Tuesday, September 26, 2017

Blood of the Stone Prince - a Medieval "hipster" novel

Greetings, all saints!
Exciting news for those who have been following the series of blogs on 15th century bishops, ecclesiastic composers and architects. Blood of the Stone Prince is here, courtesy of Crossroad Press (thank you for continuing to believe in my work). This novel - 23 years in the making, no less - is the fictionalized product of the themes I touched upon in my posts earlier this summer. No, this isn't a typo. It took me 23 years to complete this novel. I started developing my characters as a high-school sophomore, but I didn't quite know what to make of them. It took me over two decades to pull the loose threads into something coherent. I half-jokingly call it my Medieval "hipster" novel. My goal was to create a cast of characters that are recognizable to modern audiences. Please, don't faint. It's not about "selling out" or "dumbing down" the characters, or making them act in some anachronistic way. Quite the opposite. It's about drawing the parallels between the past and the present. Think of it as a form of reverse time-travel. Some archetypes are timeless. You will recognize the sickly goth girl, the self-absorbed child prodigy, the drama club geek, the burned out jock, the cynical CEO of a pharmaceutical company. Each chapter is narrated in the first person by a separate character. In the past I have been crucified for my usage of the infamous third person omniscient narrator. This time I took a drastically different approach and allowed the characters to speak for themselves.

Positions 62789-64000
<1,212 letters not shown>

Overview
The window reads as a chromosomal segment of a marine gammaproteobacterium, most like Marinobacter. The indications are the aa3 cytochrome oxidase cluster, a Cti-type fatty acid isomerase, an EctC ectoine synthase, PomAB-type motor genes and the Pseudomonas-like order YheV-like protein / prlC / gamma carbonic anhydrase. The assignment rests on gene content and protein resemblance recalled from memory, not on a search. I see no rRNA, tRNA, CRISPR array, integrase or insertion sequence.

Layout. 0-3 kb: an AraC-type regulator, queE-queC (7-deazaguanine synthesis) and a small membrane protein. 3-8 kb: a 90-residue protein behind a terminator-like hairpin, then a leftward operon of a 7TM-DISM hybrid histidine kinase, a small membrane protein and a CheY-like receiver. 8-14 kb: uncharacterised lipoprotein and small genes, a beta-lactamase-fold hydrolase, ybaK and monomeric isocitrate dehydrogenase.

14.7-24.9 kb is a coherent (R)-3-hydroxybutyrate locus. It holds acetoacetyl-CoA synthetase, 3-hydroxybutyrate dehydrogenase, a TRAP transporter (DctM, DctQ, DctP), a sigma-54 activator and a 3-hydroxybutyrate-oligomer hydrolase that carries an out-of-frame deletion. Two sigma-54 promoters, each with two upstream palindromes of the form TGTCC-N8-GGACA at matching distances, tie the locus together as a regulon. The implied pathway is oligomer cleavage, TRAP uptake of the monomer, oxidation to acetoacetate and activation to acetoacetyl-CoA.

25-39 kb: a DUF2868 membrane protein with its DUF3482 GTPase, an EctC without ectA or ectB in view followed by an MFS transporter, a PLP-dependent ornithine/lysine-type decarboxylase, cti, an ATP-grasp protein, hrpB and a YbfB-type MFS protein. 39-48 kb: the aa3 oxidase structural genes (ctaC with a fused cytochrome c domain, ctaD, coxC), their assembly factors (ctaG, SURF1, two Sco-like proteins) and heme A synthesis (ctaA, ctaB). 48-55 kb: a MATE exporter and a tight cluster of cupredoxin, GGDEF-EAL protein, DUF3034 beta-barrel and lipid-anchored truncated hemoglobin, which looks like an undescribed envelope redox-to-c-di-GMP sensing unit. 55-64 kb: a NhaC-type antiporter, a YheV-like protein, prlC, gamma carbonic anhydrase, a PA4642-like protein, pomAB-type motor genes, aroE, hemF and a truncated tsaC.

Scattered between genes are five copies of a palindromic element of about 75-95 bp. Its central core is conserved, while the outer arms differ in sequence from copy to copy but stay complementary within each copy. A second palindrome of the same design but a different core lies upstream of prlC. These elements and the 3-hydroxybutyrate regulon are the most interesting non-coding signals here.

From the alchemy labs of fifteenth-century France comes a tale of one beauty and three beasts on a macabre journey through the Parisian underworld. After sixteen years of priesthood, Monseigneur Desmoulins secretly wishes for excommunication. Fed up with sacristy intrigues and tedious inquisition proceedings, he keeps himself amused by dissecting rats, playing with explosives and stalking foreign women. Some of his dirty work he delegates to his nineteen-year-old protégé Daniel Dufort nicknamed Stone Prince, who plays the organ at the cathedral. The gaunt, copper-haired youth looks may look like an angel, but his music is believed to be demonic, pushing the faithful towards crime and suicide.

To keep themselves safe amidst urban violence, the master and his ward take fencing lessons from Lucius Castelmaure, an alcoholic officer facing a court martial. Their alliance is tested when a Wallachian traveler implores them to entertain his terminally-ill daughter Agniese, whose dying whim to is be buried inside the Montfaucon cellar alongside felons and traitors. The three men jump at the chance to indulge the eccentric virgin in the final months of her life.

Raised in the spirit of polyamory, Agniese has no qualms about taking all three men as lovers. In a city of where street festivals turn into massacres, it's only a matter of time before the romantic quadrangle tumbles into a pit of hellfire. Filled with witch-hanging, bone-cracking, gargoyle-hugging humor, Blood of the Stone Prince is a blasphemous thriller for the heretic in each one of us.

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